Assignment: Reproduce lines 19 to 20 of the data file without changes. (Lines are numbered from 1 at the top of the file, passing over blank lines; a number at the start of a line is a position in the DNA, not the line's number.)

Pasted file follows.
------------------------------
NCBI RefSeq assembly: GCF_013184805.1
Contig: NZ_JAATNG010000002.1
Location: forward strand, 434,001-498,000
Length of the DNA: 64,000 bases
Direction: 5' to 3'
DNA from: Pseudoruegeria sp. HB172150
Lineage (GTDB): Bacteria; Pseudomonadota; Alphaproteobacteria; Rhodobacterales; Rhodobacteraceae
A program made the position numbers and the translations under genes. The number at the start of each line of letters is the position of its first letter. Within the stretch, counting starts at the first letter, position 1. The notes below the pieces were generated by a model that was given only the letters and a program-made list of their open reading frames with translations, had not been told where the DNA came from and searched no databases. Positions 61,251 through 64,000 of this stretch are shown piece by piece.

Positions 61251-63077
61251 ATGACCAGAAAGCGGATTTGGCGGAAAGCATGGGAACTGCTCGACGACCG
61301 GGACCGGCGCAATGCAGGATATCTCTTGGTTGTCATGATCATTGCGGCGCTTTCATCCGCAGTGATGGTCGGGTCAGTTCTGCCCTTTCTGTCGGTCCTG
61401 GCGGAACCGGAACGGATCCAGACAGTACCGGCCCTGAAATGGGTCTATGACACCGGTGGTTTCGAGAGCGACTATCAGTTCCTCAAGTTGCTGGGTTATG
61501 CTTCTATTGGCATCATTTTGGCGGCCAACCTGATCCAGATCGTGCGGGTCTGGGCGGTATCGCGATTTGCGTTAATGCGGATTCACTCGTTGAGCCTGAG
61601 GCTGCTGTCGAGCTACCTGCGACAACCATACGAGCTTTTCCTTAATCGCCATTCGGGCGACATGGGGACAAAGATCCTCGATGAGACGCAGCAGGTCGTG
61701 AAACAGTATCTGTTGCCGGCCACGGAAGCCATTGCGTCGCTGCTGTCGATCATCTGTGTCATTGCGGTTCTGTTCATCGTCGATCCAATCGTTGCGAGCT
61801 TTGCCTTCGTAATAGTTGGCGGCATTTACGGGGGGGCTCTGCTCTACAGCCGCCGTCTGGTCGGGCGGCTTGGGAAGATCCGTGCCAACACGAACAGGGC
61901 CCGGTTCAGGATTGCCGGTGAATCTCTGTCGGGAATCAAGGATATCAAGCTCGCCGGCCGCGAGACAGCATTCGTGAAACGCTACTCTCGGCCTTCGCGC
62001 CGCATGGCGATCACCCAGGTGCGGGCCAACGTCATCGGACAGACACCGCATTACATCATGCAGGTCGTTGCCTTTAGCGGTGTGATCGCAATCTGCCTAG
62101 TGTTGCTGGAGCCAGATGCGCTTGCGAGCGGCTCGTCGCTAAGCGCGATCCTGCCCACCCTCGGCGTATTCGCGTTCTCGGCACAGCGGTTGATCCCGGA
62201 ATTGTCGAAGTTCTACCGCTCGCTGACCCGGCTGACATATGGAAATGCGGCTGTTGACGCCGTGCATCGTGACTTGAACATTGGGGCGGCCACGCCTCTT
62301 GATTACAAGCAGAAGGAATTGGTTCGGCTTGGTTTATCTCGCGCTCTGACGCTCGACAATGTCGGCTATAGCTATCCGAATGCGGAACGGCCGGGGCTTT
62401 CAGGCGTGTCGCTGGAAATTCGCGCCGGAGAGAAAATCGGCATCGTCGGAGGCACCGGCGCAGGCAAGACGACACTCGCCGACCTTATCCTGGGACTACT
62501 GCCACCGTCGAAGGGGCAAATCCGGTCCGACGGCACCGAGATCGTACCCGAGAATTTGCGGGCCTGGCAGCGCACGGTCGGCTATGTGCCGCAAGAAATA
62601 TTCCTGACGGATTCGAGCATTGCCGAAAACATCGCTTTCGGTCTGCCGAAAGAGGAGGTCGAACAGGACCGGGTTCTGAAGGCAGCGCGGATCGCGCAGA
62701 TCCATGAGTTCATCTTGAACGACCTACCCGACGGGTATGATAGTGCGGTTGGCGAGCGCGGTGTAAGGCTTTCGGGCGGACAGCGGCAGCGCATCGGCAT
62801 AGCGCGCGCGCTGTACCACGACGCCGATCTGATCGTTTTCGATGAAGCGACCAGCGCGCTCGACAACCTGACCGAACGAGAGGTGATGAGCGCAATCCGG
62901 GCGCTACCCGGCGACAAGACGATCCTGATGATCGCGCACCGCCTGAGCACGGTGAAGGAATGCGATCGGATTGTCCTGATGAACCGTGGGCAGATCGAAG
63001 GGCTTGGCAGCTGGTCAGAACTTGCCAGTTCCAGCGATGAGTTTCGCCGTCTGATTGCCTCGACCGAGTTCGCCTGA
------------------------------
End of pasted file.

62101 TGTTGCTGGAGCCAGATGCGCTTGCGAGCGGCTCGTCGCTAAGCGCGATCCTGCCCACCCTCGGCGTATTCGCGTTCTCGGCACAGCGGTTGATCCCGGA
62201 ATTGTCGAAGTTCTACCGCTCGCTGACCCGGCTGACATATGGAAATGCGGCTGTTGACGCCGTGCATCGTGACTTGAACATTGGGGCGGCCACGCCTCTT